(Learn more about Season 1, Season 2, and Season 3 ending thoughts.)
This Turkish drama presents a kaleidoscopic view of Istanbul from the perspective of different seemingly unrelated people who live there – a housekeeper, an actress and a psychiatrist, among others, each with different views on faith , relationships and family. As the series progresses and shows how these people’s lives begin to intersect in unexpected ways, “Ethos” tries to unpack what (if anything) they owe each other as strangers, neighbors and other human beings. Writer/director Berkun Oya brings a patient and confident approach to this story, with a pacing dictated not by the demands of television but by a more transparent conversational style. From sweeping shots of the city to unpredictable end credits sequences, this is a show that follows its own instincts.
“Everything will be alright”
Diego Luna directs this eight-part series about a family in ruins trying to stay afloat. As estranged married couple Julia (Lucía Uribe) and Ruy (Flavio Medina) decide how they want to handle the responsibilities of raising their young daughter, each of them juggles the expectations they face outside of their homes. . With more outside individuals caught up in this festering argument, “Everything Will Be Fine” gives Uribe and Medina moments of dark comedy to complement a thoughtful acting showcase. Julia and Ruy each have points where they convince each other that the show’s title is true. Overall, “Everything Will Be Fine” offers a thoughtful reminder of how and why everyone can be wrong.
(Read more about “Everything Will Be Alright” here.)
So many of the most memorable recent series, regardless of language or country of origin, revolve around characters facing the inexplicable. Here, it comes in the form of giant smoky demons that arrive through a mysterious portal, single out an individual, and crush their target in damnation. Not only does director Yeon Sang-ho execute these shows in broad daylight with shocking simplicity, but the show thrives on examining how a modern society responds to such a profound breakdown in the social fabric. Swindlers, prophets, survivors and nihilists all have their place in this fictional world, which still draws in a very real and recognizable way that unfathomable tragedy is manipulated into attempts at gain.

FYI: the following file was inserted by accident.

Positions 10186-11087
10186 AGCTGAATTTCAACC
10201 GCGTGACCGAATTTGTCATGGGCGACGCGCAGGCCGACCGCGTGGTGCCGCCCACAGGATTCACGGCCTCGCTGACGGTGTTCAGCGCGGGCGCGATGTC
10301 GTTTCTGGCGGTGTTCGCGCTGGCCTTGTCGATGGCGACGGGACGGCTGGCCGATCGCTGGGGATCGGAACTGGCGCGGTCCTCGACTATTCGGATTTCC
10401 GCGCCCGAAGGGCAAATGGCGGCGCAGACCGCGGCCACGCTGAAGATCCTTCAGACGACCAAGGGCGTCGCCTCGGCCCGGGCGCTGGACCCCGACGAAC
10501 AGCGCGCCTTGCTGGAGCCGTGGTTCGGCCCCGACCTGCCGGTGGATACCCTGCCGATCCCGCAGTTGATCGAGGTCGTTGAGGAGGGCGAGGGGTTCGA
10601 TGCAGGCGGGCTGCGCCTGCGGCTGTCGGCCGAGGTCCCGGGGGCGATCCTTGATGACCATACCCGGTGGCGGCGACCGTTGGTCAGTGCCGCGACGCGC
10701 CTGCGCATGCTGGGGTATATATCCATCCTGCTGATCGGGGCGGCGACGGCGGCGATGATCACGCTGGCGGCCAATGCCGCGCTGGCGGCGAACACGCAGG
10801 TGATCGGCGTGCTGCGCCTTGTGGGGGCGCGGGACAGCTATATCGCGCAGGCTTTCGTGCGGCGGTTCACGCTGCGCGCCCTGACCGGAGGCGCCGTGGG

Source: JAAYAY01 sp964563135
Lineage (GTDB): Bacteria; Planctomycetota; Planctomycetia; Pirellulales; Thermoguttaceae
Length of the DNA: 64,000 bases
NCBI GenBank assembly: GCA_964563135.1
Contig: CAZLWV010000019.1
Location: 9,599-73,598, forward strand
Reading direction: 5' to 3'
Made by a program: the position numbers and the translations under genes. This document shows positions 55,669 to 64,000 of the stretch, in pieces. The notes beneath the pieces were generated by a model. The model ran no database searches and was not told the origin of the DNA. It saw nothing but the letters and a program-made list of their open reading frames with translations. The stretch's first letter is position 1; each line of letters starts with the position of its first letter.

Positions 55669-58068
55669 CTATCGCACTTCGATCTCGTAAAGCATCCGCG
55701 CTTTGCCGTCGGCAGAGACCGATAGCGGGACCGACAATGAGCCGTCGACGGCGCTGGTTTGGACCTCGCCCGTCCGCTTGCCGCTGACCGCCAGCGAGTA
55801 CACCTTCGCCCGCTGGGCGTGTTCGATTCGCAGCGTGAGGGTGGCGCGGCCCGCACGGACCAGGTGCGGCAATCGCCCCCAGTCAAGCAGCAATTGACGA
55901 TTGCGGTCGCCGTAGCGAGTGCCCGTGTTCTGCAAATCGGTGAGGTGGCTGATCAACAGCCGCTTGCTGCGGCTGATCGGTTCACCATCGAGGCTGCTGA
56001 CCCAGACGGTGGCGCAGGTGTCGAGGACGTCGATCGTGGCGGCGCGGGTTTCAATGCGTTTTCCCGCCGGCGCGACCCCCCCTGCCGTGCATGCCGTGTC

(Read more about “Hellbound” here.)
“Love and Anarchy”
For those who like their TV novels with a razor-sharp edge, here’s this Swedish comedy born out of office flirtation. When a new publishing executive (Ida Engvoll) and acting IT guy (Björn Mosten) start a codependent blackmail game, their back-and-forth becomes a high-stakes emotional gamble. It’s a show that would work on its own as a workplace comedy, a charming and prickly love story, or a wedding drama. That it manages to blend them all seamlessly and bring a different sense of control over how this kind of story usually plays out is an impressive achievement. Season 2 is on the way and can’t come soon enough.
(Read more about “Love & Anarchy” here.)
A perfect storm of ambition and execution. It arrived in 2021 as a sensation, but its resilience will be as a high-level standard-bearer for an ever-growing subset of TV stories: one where overwhelming social and financial realities keep whole swaths of people locked in a cycle that is not meant to be escaped. All credit goes to a cast that takes characters literally stripped of their identities and makes them feel like they still have an entire life behind them. These stories playing out against a tapestry of pastel-colored children’s play nightmares are another key element to ensuring it wasn’t just the frenzy of the day. It’s simple dystopian torture rendered operationally, while trying to give these individuals the humanity that their predatory captors seem to want to take away from them.
(Read more about “Squid Game” here.)
Another show that has also helped Netflix see its international series as more than just library content, it’s a portrayal of a young woman’s quest to balance her upbringing with her life-changing desires. Shira Haas has deservedly won wide acclaim for her starring role as Esther, a young woman who leaves her home in Brooklyn and leaps into the depths of an entirely different chapter in Berlin. “Unorthodox” is also a great calling card for Maria Schrader, who in addition to her on-camera work (“Deutschland 83” would definitely be on the Hulu version of this list) has become an exciting emerging director in her own right.
(Read more about “Unorthodox” here.)